With a width of some 40m, the gantries stretch across both the north and southbound carriageways and will house the latest technology to keep drivers informed on journeys.
The M6 was closed between junctions 14 (Stafford north) and 15 (Stoke-on-Trent) to enable the huge structures to be installed. The motorway closed at 9pm on Saturday and was due to be open again by 8am on Sunday with both gantries in place.
The gantries had been built off site and were transported to the M6 site on trailers, with an abnormal load escort, from the north-east. On Saturday they were then lowered onto pre-constructed foundations and posts using a specialist 160-tonne crane.
This technique is quicker and less disruptive than building the gantries at the roadside.
Highways England Smart Motorway Project Sponsor Peter Smith said:
This is the first time we have attempted to install two superspan gantries in one night on this scheme and it was quite a challenge to get them both put in place and the M6 open by 8am.
Thanks to careful planning and the efforts of the team on the night, everything went smoothly and we were able to get the motorway open shortly after 6am to minimise disruption for motorists.
We appreciate that our work to upgrade this stretch of the M6 can cause some disruption and we are always grateful for people’s patience while we carry out such major works which will ultimately mean better and more reliable journeys for road users.
Signs and signals will be fitted to the gantries which will set variable speed limits to help traffic flow more smoothly, close lanes when necessary and provide travel information for drivers.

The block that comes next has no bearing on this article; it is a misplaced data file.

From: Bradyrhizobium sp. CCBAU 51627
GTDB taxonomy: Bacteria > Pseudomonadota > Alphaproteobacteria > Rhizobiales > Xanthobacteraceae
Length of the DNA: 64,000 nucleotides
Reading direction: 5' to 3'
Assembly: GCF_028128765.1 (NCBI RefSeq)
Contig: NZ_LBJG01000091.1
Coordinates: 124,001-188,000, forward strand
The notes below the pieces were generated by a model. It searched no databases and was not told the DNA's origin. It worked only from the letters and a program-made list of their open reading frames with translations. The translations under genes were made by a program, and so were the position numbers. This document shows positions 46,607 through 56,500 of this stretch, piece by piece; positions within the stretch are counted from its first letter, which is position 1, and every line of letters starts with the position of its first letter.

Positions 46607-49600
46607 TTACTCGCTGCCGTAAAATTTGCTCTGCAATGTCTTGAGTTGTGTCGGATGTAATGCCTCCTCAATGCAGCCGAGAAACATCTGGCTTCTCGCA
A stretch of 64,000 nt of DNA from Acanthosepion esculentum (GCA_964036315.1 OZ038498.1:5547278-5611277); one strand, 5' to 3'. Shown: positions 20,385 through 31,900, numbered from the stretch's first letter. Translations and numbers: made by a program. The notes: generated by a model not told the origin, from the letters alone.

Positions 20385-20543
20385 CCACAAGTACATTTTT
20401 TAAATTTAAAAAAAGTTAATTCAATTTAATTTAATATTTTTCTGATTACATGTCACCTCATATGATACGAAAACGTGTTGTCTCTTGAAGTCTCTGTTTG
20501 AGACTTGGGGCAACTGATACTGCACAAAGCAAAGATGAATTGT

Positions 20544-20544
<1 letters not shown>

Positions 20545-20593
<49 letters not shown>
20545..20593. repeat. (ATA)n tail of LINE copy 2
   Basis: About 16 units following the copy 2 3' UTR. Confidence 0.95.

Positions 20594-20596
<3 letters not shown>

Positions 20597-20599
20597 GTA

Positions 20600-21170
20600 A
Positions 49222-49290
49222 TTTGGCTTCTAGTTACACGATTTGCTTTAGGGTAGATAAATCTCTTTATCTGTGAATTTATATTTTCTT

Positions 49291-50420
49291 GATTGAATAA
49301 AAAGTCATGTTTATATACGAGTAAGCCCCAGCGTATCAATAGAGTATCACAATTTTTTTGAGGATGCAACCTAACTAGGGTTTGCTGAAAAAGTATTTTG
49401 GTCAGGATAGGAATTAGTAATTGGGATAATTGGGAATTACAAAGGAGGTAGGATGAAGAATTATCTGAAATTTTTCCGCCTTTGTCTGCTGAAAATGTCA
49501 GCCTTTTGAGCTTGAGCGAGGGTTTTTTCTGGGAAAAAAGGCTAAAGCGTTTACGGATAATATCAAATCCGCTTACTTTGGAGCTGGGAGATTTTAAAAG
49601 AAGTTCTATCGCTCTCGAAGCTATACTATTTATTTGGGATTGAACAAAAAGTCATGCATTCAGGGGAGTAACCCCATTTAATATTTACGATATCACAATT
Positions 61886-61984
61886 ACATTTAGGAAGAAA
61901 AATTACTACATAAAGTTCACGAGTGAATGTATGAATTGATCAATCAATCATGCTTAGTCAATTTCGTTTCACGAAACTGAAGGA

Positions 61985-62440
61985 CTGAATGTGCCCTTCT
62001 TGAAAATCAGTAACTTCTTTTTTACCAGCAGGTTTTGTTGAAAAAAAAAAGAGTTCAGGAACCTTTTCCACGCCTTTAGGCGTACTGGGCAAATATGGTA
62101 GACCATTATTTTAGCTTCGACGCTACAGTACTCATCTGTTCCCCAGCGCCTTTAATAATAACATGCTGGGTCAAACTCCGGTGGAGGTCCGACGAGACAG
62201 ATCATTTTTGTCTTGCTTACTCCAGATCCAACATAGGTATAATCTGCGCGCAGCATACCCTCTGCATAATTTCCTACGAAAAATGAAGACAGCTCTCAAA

While the motorway was shut for the installations a series of other works were also carried out to reduce the need for further closures. These included installing signage, technology ducting and cables, drainage, clearing vegetation and undertaking further surveys.
A 17-mile stretch of the M6 is being upgraded into a smart motorway between junctions 13 (Stafford) and 15 (Stoke-on-Trent). The superspan gantries are the largest structures that have to be installed as part of the scheme.
The installation at the weekend follows a similar engineering feat earlier this month when an 800-tonne bridge was removed from over the M53 near Birkenhead. Six giant remote-controlled transporters took out the main section of the bridge to be safely dismantled. Work is now beginning on constructing a new bridge to open next year.
Members of the public should contact the Highways England customer contact centre on 0300 123 5000.
Journalists should contact the Highways England press office on 0844 693 1448 and use the menu to speak to the most appropriate press officer.
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